The competitive environment

The Xangati acquisition also extends VI’s reach into one of the hottest market segments in the IT marketplace: public/private/hybrid cloud, and gives VI customers the ability to monitor application behavior across networks, within virtualized environments, within virtual desktop environments, within cloud environments and even down to the granular container level. This is all accomplished from a single-pane-of-glass management, analysis and reporting environment (VirtualWisdom – expect Xangati functionality to be blended into this VI management environment in phases in 2017). We are aware of only one other company (IBM) that offers this level of rich application layer analysis combined with deep infrastructure analysis – and IBM’s approach and price points are completely different.

What makes VI’s approach different from application performance management vendors and other infrastructure performance management software suppliers (that usually offer point product solutions) is that the company can use hardware appliances known as “Probes” to relieve systems from monitoring, management and analysis duties. The reason this is important is that running VI’s software obviously burns system cycles. Those cycles aren’t free – they consume anywhere from 2 to 5% of a system’s resources – and that can be costly across dozens, hundreds or even large scale systems. In addition, software-only based monitoring solutions don’t support true real-time monitoring. VirtualWisdom hardware probes enable sub-second wire data collection and analysis whereas software solutions typically poll the infrastructure once every 2 to 5 minutes. What VI has done is offload most of this processing to independent low-cost, Intel-based servers that analyze large amounts of systems-/storage-/network-monitoring data – and then use analytics to look for problems, anomalies or opportunities to tune systems.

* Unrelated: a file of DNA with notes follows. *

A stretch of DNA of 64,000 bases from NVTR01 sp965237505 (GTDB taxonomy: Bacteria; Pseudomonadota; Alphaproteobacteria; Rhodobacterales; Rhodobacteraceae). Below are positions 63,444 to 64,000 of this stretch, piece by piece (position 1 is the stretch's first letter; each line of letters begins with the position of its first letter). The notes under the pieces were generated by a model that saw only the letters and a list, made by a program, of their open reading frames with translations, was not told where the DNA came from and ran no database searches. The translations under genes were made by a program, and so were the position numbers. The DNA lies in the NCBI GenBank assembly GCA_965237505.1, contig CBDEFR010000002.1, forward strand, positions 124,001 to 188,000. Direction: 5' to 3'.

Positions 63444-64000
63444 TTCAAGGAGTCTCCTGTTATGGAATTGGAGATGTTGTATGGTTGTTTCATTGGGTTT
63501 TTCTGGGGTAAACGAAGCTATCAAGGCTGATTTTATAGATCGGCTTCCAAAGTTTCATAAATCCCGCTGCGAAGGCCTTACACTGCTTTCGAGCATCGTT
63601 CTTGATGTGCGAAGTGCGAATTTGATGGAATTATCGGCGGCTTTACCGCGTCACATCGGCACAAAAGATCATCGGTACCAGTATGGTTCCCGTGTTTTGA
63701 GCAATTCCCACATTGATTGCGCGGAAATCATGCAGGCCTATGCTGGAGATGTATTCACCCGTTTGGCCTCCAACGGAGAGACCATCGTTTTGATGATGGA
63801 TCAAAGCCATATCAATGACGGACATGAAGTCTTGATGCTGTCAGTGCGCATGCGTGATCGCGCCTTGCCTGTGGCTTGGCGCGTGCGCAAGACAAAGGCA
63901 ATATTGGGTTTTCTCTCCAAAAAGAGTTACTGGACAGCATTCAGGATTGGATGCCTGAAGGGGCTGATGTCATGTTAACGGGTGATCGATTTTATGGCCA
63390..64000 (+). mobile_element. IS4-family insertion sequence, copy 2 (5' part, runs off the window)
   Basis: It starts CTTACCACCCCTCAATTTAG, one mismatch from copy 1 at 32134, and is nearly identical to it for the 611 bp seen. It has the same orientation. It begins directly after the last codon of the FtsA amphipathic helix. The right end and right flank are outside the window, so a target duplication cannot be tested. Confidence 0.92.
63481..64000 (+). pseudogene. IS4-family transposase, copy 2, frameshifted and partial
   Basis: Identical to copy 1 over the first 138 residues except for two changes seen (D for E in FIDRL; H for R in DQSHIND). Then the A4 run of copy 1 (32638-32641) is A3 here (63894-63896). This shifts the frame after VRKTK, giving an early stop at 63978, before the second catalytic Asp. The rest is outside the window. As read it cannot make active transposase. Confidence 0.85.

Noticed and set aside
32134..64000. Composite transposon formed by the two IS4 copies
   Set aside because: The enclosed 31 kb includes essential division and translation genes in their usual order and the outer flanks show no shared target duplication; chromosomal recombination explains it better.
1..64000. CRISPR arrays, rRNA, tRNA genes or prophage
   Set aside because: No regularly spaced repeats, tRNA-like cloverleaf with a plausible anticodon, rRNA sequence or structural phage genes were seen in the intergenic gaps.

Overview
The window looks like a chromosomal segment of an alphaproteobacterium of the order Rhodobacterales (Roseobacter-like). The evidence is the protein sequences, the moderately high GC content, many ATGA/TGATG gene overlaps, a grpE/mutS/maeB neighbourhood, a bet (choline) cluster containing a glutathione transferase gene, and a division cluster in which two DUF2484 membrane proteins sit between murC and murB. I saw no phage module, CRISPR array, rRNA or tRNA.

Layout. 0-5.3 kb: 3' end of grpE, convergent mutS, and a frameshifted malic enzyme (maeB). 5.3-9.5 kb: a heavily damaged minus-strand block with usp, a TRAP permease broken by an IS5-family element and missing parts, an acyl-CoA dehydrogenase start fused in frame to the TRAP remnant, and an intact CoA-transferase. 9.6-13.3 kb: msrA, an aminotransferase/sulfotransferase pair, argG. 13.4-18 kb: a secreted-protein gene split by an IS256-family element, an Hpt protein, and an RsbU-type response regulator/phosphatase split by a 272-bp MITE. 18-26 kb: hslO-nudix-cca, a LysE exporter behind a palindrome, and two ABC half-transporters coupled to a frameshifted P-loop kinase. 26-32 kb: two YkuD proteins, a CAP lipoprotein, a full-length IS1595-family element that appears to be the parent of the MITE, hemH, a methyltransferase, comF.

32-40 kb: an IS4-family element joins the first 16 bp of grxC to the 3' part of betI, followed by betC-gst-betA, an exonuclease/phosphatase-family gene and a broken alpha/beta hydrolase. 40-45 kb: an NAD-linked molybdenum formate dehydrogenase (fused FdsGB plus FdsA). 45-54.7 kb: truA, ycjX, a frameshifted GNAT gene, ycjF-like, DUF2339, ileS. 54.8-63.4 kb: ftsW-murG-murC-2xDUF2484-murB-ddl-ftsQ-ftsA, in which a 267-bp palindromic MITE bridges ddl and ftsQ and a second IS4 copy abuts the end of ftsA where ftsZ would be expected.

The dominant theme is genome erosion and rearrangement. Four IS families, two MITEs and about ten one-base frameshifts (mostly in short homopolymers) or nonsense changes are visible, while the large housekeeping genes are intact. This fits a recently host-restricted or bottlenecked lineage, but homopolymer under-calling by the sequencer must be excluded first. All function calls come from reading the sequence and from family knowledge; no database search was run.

It is also worth noting that some application performance management vendors are just starting to use machine learning and analytics while VI already offers a rich and varied suite of analytics tools and reporting facilities. VI’s solutions already work across domains, they already measure and contextualize how applications are deployed (topology) and how they behave; they already perform analysis on large amounts of data in real time; they already use predictive analytics to suggest recommendations; and they already close the loop by providing testing and validation in order to ensure that applications can be deployed on underlying infrastructure in a high-fidelity, highly efficient manner. In other words, VI has already taken a leadership position in application-centric infrastructure performance management.

The big impact

As far back as 2011, Clabby Analytics started to report on the increasing role of analytics in managing systems and infrastructure. The basic concept that we have been trying to get information technology (IT) executives to understand is this: with the advent of machine-driven analytics, systems can now look at more data than is humanly possible, in far less time, and provide important insights into application behavior, infrastructure shortcomings and tuning opportunities.

By making systems do more of the complex application behavior analysis, enterprises can save big money in three different ways: 1) the use of infrastructure/application behavior analysis tools results in the need for far fewer systems/appli-cation/database analysts to analyze system behavior – saving enterprises big money in analyst salaries and benefits; 2) less-skilled individuals are needed for troubleshooting and tuning – again saving enterprises big money in terms of salaries (while also helping enterprises address skills gaps); and, 3) infrastructure performance management tools help reduce overprovisioning – adding more equipment than needed to execute workloads (because infrastructure performance management tools help IT managers and administrators build more efficient systems that utilize fewer resources).